Bernard Sila with some of his capsicum harvested at his home Tala, Kangundo in Machakos County. PHOTO NANJINIA WAMUSWA

As a young boy, Bernard Sila had a dream of becoming either a lawyer to fight for the rights of the less fortunate or a farmer to feed not only residents of dry areas of Ukambani, but also entire country and beyond.

At the time, Sila, now 23, was in Standard Five at Mwiki Primary School in Githurai, Nairobi. Every time he visited his rural home of Kisikioni in Tala, Machakos County, he would get stories of locals suffering and starving due to lack of enough food, largely caused by drought.

Yet in agriculture lessons, their teacher often said farming can be practised even in dry areas using irrigation.

“I kept wondering why locals in my area, which is synonymous with drought, were not farming, yet it was possible with irrigation. I resolved I would have to do it,” Sila says.

And today, he makes at least Sh40,000 a week from tomato farming and Sh50,000 from capsicum.

After failing to score the pass mark to study law in his 2013 Kenya Certificate of Secondary Education examination, Sila says the only passion he had left was farming.

“After missing the chance to study law, I was not ready to miss on agriculture because those were the two choices in my life,” he tells Smart Harvest.

In 2014, Sila settled in the village to venture into farming. His immediate challenge was lack of practical skills in farming. To him, primary and high school agriculture lessons were just theory and could not help him. Unfortunately, there wasn’t any agricultural college or institute around to learn from.

Just then, his aunt ventured into capsicum farming. That was great news to Sila and he immediately moved in briefly with his aunt to learn some skills.

“I learned everything practically at my aunt’s place. She was knowledgeable about capsicum farming and her crops were doing well and highly productive, even though they were just 500 stems,” he says.

He says the greatest time came when his aunt told him to manage his farm. After four months of managing his aunt’s farm, he left to start his own, having been inspired to do capsicum. At this point, his second challenge was where to get money to buy seedlings.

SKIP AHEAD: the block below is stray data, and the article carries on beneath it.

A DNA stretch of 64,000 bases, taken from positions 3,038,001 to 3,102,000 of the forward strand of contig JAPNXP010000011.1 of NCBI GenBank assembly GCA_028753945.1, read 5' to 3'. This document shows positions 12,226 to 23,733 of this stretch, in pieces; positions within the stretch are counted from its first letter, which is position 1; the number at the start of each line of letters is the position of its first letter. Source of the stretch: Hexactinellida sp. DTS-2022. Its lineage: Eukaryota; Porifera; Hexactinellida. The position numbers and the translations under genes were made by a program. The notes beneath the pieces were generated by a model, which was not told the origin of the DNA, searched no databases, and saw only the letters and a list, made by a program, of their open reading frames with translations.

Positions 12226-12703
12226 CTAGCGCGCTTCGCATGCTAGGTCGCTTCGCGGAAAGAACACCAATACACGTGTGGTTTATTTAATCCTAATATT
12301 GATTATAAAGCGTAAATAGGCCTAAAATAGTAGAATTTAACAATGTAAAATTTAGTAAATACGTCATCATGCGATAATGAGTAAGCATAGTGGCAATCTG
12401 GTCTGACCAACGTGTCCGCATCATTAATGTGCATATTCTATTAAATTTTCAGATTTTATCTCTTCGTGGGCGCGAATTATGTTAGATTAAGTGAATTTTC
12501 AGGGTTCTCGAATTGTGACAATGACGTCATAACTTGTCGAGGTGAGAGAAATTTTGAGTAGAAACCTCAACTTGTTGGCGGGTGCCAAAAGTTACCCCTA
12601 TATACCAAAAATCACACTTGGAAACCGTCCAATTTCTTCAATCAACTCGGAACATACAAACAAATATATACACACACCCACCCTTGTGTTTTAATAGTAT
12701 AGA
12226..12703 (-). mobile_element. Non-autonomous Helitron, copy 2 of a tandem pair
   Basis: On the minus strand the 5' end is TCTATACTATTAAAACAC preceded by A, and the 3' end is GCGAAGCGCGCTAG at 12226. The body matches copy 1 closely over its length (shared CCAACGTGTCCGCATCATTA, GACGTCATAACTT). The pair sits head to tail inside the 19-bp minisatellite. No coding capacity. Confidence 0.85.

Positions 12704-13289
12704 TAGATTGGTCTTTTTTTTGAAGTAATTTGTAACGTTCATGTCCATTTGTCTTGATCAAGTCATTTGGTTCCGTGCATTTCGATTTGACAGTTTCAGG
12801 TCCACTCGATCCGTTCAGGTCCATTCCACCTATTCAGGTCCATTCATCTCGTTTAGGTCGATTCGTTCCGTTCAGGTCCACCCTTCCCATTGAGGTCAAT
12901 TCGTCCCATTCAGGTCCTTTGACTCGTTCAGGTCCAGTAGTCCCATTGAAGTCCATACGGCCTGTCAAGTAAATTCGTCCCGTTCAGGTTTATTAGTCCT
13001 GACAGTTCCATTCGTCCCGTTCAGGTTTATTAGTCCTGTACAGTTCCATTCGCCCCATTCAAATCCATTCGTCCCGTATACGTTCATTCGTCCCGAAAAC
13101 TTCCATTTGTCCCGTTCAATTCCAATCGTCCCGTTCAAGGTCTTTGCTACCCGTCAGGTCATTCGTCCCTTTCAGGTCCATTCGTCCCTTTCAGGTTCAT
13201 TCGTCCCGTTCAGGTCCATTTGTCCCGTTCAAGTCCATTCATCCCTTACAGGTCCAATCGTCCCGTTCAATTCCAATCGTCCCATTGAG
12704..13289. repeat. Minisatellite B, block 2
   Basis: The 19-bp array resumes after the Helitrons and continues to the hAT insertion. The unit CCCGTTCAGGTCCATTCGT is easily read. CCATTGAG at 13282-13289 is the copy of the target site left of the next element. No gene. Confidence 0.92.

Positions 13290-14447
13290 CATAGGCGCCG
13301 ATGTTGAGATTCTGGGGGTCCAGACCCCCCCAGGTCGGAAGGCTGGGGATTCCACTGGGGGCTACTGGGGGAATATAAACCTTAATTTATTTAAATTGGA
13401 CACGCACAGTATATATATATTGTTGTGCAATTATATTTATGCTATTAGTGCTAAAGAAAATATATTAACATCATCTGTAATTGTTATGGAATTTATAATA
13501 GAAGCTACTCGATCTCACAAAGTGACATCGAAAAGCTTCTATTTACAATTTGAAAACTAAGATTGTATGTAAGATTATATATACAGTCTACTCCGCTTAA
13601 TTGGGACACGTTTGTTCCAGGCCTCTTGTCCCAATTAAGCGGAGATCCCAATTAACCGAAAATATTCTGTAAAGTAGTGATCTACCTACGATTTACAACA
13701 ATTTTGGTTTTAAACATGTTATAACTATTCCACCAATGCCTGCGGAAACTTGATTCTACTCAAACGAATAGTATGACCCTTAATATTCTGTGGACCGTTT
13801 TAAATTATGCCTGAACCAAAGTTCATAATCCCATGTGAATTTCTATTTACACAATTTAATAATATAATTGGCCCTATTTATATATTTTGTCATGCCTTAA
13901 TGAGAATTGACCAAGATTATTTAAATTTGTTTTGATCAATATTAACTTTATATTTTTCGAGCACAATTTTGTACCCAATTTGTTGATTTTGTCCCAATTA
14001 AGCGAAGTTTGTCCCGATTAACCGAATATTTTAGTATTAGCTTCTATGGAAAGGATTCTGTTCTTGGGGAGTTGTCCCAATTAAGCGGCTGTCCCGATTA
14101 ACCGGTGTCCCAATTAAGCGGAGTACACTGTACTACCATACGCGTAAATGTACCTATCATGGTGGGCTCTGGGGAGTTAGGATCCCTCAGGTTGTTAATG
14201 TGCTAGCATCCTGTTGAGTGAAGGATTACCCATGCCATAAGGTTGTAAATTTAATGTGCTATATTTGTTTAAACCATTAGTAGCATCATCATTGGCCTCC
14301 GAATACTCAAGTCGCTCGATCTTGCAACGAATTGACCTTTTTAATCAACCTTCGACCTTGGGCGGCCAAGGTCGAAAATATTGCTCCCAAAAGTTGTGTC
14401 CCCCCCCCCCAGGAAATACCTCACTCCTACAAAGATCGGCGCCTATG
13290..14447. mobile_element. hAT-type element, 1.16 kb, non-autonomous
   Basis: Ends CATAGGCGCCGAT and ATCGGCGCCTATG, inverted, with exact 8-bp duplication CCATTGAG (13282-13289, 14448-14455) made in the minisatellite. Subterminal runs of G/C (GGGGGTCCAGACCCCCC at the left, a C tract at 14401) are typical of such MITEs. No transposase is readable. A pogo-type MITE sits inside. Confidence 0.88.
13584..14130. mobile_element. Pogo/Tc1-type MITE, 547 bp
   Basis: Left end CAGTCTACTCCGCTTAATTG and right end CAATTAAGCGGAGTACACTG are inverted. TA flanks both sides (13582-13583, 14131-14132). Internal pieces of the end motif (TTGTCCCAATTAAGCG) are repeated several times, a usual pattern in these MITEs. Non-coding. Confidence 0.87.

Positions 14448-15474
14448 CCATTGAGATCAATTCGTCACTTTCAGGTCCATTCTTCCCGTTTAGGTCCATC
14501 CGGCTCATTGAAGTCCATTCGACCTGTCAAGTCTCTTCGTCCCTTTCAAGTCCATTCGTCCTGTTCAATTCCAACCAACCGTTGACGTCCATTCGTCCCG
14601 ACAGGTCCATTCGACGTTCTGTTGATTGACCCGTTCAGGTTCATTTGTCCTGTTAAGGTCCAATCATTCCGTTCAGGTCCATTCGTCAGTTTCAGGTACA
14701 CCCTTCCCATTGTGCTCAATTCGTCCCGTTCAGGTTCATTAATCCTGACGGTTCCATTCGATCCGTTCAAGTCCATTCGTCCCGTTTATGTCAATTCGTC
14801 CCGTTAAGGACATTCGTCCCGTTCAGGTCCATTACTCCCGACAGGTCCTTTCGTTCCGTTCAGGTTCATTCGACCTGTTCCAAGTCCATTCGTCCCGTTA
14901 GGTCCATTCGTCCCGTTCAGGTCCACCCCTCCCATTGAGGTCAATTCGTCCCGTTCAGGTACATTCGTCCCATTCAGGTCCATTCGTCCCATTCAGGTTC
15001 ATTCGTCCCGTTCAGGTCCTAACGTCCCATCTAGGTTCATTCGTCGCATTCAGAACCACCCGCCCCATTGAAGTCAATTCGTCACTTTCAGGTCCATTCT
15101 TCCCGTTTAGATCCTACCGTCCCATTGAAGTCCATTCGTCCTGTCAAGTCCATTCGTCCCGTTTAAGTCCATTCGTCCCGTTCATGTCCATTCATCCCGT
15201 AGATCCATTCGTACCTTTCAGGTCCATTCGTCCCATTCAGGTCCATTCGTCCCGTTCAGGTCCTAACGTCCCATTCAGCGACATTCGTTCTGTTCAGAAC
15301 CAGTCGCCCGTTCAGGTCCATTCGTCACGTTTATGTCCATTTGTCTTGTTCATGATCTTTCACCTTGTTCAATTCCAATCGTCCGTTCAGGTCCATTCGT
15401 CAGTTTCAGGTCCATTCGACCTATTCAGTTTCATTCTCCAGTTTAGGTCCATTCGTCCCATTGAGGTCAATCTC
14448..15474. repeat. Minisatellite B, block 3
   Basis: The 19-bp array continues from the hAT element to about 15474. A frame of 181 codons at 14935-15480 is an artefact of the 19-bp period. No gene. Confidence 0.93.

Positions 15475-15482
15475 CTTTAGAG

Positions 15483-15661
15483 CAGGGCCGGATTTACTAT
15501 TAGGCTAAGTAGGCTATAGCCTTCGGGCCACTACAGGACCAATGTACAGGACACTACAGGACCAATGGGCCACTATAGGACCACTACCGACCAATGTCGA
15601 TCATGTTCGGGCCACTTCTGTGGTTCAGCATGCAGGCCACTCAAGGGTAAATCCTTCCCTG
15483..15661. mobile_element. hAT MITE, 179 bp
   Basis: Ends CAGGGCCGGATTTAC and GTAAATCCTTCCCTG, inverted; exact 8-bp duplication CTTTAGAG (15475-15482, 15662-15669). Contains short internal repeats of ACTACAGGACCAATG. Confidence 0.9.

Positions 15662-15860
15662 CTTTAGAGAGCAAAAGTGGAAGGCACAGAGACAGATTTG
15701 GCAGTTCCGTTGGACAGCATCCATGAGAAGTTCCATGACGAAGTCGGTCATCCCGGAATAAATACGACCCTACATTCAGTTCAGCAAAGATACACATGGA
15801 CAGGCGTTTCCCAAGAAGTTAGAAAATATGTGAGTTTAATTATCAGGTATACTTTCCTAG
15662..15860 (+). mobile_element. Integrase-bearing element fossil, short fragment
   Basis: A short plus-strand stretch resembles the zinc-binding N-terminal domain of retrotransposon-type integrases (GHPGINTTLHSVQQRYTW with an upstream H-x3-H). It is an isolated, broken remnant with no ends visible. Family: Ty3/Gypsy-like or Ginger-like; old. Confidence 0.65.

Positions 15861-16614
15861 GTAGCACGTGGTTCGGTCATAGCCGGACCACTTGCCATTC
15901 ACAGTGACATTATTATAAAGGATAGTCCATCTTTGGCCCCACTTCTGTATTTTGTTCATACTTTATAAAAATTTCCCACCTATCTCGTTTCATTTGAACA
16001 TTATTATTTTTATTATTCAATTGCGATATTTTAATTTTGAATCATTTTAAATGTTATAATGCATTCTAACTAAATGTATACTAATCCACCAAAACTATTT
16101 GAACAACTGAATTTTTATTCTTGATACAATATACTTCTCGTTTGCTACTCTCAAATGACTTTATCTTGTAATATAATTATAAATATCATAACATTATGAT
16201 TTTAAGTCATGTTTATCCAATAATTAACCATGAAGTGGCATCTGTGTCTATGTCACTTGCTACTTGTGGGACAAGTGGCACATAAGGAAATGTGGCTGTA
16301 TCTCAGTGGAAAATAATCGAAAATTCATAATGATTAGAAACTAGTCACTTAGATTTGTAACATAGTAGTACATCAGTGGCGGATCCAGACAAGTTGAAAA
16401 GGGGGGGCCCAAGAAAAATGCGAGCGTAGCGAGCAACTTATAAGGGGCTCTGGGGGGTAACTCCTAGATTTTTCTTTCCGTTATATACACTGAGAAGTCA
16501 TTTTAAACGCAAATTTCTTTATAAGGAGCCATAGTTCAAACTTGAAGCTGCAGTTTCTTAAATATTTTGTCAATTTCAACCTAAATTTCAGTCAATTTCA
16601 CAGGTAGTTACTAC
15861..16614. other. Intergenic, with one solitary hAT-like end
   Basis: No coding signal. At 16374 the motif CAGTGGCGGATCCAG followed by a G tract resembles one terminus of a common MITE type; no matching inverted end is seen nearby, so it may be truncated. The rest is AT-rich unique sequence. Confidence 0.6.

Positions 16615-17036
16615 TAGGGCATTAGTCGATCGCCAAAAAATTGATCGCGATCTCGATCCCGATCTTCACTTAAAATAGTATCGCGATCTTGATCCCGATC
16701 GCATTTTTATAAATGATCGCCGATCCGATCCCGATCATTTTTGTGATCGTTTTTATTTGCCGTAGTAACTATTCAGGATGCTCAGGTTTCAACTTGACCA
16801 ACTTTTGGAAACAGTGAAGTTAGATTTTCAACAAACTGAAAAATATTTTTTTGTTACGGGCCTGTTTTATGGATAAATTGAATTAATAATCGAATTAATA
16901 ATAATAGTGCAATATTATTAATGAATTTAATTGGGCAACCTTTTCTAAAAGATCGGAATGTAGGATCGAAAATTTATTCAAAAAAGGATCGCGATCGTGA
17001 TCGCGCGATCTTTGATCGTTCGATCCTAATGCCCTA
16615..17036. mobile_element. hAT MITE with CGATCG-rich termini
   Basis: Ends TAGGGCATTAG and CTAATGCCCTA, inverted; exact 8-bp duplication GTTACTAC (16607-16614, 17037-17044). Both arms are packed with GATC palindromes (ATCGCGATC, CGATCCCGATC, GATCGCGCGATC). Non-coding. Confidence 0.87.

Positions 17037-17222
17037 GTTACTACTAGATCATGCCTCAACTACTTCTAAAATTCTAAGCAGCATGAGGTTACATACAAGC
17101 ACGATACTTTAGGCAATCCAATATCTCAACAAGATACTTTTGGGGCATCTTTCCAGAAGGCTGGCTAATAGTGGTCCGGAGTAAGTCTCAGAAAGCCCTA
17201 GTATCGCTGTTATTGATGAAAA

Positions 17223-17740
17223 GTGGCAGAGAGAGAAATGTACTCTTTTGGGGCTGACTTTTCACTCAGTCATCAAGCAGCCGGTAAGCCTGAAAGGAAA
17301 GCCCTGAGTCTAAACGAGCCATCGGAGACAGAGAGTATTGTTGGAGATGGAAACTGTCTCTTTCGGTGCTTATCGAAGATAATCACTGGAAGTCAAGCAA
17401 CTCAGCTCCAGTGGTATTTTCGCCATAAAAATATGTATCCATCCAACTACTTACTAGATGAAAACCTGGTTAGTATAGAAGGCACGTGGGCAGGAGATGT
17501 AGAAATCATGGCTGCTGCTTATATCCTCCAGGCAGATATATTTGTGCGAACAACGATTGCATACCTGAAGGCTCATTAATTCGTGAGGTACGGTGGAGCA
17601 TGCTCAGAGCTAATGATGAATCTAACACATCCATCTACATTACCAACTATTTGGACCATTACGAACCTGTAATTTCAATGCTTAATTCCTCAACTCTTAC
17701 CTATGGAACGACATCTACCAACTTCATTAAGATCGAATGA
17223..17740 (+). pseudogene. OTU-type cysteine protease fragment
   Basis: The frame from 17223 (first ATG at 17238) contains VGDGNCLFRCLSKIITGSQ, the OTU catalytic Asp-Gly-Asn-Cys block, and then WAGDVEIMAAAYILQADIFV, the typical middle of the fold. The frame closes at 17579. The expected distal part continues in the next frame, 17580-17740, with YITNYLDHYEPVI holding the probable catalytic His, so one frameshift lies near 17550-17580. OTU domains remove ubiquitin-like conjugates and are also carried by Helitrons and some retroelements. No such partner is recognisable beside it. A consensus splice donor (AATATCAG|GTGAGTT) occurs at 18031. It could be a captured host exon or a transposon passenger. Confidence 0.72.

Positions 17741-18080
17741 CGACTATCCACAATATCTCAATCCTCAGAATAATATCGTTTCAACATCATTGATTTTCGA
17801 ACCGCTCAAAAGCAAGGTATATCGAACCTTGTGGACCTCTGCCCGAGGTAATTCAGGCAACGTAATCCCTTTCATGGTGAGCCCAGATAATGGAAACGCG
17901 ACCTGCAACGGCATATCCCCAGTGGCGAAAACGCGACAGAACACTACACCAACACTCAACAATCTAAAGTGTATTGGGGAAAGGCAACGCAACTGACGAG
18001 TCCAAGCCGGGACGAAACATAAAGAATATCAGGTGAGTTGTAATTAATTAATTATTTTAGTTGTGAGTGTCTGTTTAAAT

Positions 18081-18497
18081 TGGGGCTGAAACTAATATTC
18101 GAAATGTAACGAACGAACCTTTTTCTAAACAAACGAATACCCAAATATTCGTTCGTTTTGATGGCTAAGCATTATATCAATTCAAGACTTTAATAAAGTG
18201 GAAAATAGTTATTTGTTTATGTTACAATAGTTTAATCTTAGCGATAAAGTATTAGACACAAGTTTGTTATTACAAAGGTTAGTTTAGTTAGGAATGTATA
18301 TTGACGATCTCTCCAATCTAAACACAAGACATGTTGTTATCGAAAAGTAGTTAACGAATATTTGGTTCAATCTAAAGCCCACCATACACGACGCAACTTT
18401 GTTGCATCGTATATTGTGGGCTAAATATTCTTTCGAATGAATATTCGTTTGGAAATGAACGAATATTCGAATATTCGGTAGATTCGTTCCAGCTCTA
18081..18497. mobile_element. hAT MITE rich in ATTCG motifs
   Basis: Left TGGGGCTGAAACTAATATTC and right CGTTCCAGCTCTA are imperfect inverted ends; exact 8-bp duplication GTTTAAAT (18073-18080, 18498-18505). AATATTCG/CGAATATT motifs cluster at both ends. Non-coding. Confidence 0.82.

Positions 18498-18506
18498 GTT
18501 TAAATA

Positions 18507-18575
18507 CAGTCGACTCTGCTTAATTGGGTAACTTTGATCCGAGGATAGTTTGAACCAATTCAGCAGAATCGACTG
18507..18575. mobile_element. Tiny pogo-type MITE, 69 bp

Luckily, through a friend, Sila received free 300 tomato seedlings from Amiran Kenya Limited. He says the company was giving farmers free tomato seedlings to do planting trials in the area and he was one of the beneficiaries.

Initially, his mind was on capsicum, but after receiving tomato seedlings, Sila resolved to plant capsicum and tomatoes at the same time. His family assisted him with Sh10,000, which he used to buy 1,500 Goliath F1 seedlings of capsicum from a French agricultural company, Technisem.

With that, Sila embarked on his farming journey. He started during the rainy season, so he had no problem with water. But the challenge came when rain disappeared for almost a month and his young plants started withering.

 

Sila says he started drawing water from a dam over 3km away and ferried it to his farm using cattle. Watering half an acre of capsicum and half of tomatoes was hectic.

After irrigating his farm using buckets for sometime, he asked his uncle, also a farmer, for old pipes that were lying idle.

“My uncle gave me old pipes, which l used to transfer water from a makeshift tank on a raised hill to the entire farm,” he says.

The old pipes were, however, leaking and would waste a lot of water. But when he started harvesting, there was ready market and hundreds of residents bought capsicum and tomatoes from him.

After saving some money, Sila took loans from relatives amounting to Sh100,000 and invested in water. He bought new pipes and connected to a village borehole built in 2006 by then Water Minister Charity Ngilu. The borehole is 1km away from Sila’s farm.

He still uses the water to irrigation his tomato and capsicum farms. He laments that the water is very costly.

“They charge me Sh100 per unit and my farm uses a lot of water, especially during dry seasons,” he says.

He harvests twice a week and every time gets 500kg of capsicum, totalling to one tonne in a week. Sila says when it rains the production is higher, to about 1.3 tonnes per week and he has to harvest three times a week.

He says the area being dry, many people do not engage in farming and they flock to his farm to buy the produce. Sila makes huge sales in Tala, Kangundo and Ruiru towns.

On average, he sells 1kg of capsicum at Sh40. But at times prices go up to Sh50, or Sh60. Therefore, in a week one tonne fetches him up to Sh 40,000. For tomatoes, he makes at least Sh50,000 a week.

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